The Impacts Of Non Tariff Barriers Economics Essay

Published: 2021-06-28 20:40:04
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Category: Economics

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Filippos Vavakis
Student Nr.:
Proposed Thesis Title:
An analysis of the impacts of non-tariff barriers in the Greek ports’ trade flows
Problem Statement:
Main Research Question
The main research question of the proposed thesis paper is going to be:
Which are the non-tariff barriers of the Greek economy and which will be their impact on Greek ports’ trade flows?
The basic notion behind this research question is to identify which non-tariff barriers affect maritime transport and trade the most. It is obvious that ports attract trade flows and contribute to the movement of the goods. In addition to this, the majority of the European ports such as Rotterdam, Antwerp and Hamburg are clusters for the economic and regional development. That’s why industrial zones have been created around the biggest ports in Europe.
Policy makers must acknowledge that Greek ports could become really important points of the global supply chain. Their significance becomes even bigger nowadays because of the transhipment of goods and services from Asia to Europe. However, Greek ports have not managed to take advantage of their strategic position near the Asian markets. Thus, emphasis must be given in reducing not only tariffs but non-tariff barriers as well.
To sum up, efficiency in maritime transportation is the path to success. Since maritime transportation facilitates the movement of people, goods and services, it can be easily referred that the removal or the reduction of non-tariff barriers will generate more value added.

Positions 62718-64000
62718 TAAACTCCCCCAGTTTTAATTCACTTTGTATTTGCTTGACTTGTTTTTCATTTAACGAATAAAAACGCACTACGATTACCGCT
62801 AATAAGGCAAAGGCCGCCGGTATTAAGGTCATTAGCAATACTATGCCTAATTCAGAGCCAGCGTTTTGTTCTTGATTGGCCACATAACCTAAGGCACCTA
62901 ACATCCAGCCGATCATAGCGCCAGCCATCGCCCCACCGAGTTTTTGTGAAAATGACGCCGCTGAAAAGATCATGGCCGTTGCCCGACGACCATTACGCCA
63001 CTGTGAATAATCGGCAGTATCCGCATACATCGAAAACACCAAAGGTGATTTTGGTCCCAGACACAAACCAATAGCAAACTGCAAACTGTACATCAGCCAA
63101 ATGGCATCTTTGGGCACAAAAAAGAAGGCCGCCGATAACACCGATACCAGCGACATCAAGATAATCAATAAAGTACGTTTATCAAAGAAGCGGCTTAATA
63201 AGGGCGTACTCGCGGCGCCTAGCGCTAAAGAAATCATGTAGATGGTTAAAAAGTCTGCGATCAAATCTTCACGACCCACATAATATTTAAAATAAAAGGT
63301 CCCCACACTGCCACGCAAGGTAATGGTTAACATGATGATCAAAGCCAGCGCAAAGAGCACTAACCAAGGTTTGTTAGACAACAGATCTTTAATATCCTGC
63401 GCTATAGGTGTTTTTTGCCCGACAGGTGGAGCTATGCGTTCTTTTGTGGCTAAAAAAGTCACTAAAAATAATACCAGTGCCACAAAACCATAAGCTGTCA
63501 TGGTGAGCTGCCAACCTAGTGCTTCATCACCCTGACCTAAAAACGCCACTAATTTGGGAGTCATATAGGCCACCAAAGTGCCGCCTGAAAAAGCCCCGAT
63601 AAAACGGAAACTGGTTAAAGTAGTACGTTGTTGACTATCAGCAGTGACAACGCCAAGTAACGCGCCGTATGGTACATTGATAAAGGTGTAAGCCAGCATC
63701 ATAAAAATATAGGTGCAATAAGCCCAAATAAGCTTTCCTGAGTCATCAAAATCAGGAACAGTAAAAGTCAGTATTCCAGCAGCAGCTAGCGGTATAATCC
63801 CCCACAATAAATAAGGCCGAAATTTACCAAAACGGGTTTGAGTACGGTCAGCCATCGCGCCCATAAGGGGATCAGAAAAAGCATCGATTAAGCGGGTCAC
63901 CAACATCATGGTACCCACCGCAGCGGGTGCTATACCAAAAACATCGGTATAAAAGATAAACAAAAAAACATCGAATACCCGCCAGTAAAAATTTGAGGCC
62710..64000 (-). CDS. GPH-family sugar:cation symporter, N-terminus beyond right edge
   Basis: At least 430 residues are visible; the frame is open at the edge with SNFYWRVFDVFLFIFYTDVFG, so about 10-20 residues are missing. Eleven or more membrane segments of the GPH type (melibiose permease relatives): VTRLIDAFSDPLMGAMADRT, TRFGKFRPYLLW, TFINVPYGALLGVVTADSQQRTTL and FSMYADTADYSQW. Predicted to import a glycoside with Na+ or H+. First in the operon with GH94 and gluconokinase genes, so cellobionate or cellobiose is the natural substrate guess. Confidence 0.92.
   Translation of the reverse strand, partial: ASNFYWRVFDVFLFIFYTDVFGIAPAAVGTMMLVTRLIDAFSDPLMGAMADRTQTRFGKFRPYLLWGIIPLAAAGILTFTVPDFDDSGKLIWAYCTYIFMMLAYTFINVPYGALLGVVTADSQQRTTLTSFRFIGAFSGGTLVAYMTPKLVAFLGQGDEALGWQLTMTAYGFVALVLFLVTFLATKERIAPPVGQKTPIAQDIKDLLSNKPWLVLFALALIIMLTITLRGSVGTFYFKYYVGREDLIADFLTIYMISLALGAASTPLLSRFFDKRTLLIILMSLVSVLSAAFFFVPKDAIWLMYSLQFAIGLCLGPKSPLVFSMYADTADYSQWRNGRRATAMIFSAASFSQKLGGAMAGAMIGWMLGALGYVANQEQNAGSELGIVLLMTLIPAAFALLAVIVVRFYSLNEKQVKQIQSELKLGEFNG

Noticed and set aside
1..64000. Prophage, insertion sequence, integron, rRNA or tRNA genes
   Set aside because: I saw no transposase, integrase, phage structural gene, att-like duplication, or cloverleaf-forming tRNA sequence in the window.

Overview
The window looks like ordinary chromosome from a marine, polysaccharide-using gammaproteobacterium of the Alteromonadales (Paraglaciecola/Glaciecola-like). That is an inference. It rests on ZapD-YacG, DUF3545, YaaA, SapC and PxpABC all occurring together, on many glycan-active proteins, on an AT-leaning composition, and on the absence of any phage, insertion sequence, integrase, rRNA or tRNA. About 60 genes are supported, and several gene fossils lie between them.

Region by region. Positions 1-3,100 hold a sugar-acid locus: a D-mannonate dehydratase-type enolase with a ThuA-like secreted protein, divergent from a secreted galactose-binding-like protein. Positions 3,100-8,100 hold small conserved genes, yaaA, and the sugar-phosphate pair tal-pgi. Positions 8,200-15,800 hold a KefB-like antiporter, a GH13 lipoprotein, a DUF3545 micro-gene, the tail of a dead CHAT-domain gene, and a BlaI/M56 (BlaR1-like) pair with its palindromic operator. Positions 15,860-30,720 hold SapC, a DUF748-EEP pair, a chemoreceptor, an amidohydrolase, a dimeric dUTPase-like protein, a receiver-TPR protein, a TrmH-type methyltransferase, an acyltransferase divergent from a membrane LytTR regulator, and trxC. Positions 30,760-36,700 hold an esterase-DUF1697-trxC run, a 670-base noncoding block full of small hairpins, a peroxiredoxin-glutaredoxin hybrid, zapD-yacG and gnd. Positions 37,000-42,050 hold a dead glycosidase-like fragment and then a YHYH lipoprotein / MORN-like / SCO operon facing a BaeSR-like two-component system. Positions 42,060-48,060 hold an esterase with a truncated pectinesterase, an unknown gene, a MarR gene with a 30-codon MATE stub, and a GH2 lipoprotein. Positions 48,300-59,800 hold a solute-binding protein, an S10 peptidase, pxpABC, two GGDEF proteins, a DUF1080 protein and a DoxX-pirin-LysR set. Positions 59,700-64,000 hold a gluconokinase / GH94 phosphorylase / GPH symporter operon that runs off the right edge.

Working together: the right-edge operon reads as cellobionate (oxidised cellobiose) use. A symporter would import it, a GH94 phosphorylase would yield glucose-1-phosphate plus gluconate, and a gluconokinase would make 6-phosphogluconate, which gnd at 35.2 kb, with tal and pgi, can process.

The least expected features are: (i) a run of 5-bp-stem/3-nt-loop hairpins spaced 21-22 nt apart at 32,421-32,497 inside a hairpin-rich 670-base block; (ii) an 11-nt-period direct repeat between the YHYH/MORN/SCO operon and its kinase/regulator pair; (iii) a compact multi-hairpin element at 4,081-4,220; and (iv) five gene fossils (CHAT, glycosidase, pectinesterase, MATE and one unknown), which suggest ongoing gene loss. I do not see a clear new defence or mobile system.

Scope of the Research
The research addresses the effects of the existence of non-tariff barriers into the global and the Greek welfare, as well as into the trade flows imported and exported to/from Greece. More specifically, Greek seaborne trade is reduced due to a number of indirect barriers. The current research aims at finding out the factors influencing the Greek seaborne trade with other countries and pointing out their effects over the Greek welfare and the Greek trade flows.
Relevance to business
The definition and the analysis of the impacts of the barriers to trade is a widely discussed topic. Due to the low competitiveness and other structural problems, the Greek ports have not managed to attract vast cargo flows. Furthermore, transhipment of cargo flows from the Greek ports is rather limited, in full contrast to the passenger flows.
In general, this study is linked to Greek port industry. Given the importance of Port Reform Tools, most Greek Port Authorities aim at internationalizing their activities, as well as establishing connections with developing markets. However, the existence of barriers to trade causes serious limitations in developing connections with other markets. As a matter of fact, most Greek ports are not considered as parts of the global supply chain. Passenger transportation is their major activity to generate value added.
Last but not least, Greek Port Authorities have been also affected by the Greek crisis. Given the fact that attracting more cargo flows could increase their revenue, their integration in the Trans-European network offers a really good chance to the Greek ports become a gate from Asia to Europe. This integration can increase the significance of them and make Greece a logistics’ cluster.